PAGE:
How to promote your books on Facebook

This post is going to take a similar
approach to the previous one (where I talked about how to promote your books on
Twitter
), in that…

This post isn’t going to be about how to
use Facebook. (I mean, if you’d like a post on that, then maybe message me and
let me know?
) But I’m going to assume that you guys know a bit more about how
it works, how to talk to people and make posts, etc. 

This post isn’t going to be about how to
use Facebook. It’s going to be about how to use it to promote your books and
promote yourself as a writer.

First thing to understand is that Facebook
has three main areas: profiles, pages, and groups 

I’ll talk about profiles first. 

This is
YOU. This is where you friend people, post photos of yourself, use messenger
from. You know what your profile is.

I know some writers (mainly Wattpad
writers) who use their profile as a place to interact with readers, but I’m not
such a fan of this. I’d rather keep my profile private, for just me and friends
and family. I just feel there are more efficient and effective tools available with
Facebook. 

Which leads me to Facebook groups.

You can use these with your personal
profile, and there are a bunch of groups for writers, bloggers, etc. I’ve
joined a couple of Wattpad ones. Usually these groups are private and an admin
has to grant you access – don’t be put off by that. You can request access. The
worst they’ll say is no. It’s not like you’ve got anything to lose. 

Groups are a great place to talk about your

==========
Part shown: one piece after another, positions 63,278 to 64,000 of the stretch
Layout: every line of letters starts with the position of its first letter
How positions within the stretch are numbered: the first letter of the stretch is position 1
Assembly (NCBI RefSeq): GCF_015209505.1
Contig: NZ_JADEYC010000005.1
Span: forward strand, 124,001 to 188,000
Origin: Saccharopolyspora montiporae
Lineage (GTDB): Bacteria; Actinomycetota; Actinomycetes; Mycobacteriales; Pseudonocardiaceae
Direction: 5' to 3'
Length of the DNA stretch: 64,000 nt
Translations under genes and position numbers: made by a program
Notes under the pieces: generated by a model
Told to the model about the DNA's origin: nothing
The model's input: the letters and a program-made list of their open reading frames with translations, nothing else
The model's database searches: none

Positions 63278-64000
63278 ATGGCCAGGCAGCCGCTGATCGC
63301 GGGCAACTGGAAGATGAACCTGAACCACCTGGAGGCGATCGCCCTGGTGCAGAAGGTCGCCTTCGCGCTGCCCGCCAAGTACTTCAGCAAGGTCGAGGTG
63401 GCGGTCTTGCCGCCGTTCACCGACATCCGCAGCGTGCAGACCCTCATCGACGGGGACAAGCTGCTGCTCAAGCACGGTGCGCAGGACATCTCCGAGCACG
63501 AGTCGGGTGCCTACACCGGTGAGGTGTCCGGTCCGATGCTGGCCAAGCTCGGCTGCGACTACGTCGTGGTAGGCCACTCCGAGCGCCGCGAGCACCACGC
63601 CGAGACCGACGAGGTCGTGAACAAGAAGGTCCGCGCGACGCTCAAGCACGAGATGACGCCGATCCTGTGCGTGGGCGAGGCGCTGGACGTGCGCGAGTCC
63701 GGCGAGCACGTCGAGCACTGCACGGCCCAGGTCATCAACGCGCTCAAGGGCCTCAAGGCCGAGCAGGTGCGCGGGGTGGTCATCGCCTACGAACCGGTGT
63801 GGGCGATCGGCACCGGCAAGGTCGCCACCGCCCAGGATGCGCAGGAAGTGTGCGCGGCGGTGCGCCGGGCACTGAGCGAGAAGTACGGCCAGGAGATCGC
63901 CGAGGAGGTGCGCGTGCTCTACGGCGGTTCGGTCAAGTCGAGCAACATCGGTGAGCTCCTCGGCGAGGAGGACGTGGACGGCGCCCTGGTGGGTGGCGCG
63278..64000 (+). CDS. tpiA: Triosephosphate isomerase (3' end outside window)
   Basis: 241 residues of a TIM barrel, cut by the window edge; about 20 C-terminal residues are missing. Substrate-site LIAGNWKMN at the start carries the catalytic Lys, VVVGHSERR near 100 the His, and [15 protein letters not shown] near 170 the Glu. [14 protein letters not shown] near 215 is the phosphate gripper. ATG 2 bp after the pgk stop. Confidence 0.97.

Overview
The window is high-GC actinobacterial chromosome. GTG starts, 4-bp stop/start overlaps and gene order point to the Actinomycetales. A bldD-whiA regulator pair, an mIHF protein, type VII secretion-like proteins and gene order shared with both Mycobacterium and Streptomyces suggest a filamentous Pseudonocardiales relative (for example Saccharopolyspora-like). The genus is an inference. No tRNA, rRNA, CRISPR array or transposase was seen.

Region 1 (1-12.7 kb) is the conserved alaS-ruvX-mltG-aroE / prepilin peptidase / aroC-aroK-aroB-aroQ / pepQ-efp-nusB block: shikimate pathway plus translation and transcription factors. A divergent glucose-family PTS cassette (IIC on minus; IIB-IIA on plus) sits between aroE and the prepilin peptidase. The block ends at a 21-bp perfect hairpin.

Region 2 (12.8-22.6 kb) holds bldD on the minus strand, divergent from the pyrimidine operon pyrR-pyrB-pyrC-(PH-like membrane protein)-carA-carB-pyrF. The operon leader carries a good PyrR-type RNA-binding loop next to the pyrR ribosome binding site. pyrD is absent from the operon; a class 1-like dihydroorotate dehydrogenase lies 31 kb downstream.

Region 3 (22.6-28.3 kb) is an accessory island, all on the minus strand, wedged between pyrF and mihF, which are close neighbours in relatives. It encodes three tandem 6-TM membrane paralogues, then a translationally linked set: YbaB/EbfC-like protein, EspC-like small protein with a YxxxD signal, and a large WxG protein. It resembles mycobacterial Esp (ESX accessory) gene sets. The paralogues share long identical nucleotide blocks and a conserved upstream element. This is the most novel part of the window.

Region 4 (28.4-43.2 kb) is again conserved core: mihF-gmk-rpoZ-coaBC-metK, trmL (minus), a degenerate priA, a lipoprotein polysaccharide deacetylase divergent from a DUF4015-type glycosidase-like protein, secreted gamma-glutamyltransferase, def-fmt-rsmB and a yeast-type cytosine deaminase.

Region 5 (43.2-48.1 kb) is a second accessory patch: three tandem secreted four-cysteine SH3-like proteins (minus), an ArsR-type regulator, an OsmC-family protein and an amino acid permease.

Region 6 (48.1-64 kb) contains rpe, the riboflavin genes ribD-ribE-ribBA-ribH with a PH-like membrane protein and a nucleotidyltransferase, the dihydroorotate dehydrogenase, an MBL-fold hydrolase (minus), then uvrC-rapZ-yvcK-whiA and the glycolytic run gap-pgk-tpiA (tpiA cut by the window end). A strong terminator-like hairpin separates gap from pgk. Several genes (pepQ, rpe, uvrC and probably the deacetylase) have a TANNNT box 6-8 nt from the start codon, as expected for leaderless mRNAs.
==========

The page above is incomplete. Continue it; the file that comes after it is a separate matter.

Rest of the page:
writing and connect with other writers. They’re usually less about sharing
links to your book and more talking about the writing itself. Maybe asking for
feedback, or asking for advice, or sharing some thoughts. I know it’s not an
obvious way to promote your book, but you’re promoting yourself as a writer,
which is just as important.

(I mean, think about it as bluntly as this:
you befriend other writers. Maybe they connect with you on other social media.
Maybe they post about you or your books to their followers. Those followers go
read or buy your book. Boom. Book promotion achieved.)

(Not that that’s the whole point of it.
Like I said, that was blunt. They’re much more about networking with other
writers, making friends. 

And now moving onto Facebook pages.

As far as I’m concerned, this is where it’s
at for book promotion.

One thing to note straight off is that they’re
free to set up. You can choose to pay to promote posts or create adds, but you
don’t have to.

If you’ve got a penname, set your page up
under that. So my Facebook page is Reekles. Maybe you just add ‘Author’ or ‘Books’
to your name. It’s totally up to you. (For more advice, check out this post I
wrote about setting up your profile.) 

As for the actual book promotion, you’ve
got a whole host of tools in your arsenal: posts, photo albums, events, and
more.

A lot of techniques you can use to actually
promote your book are similar to those I said work for Twitter, and you can
definitely draw inspiration from those – so make sure you check out this post I
wrote on how to promote your books on Twitter. 

Most notably: remember to post links with
things (you have NO IDEA how important that is); posts with images do better;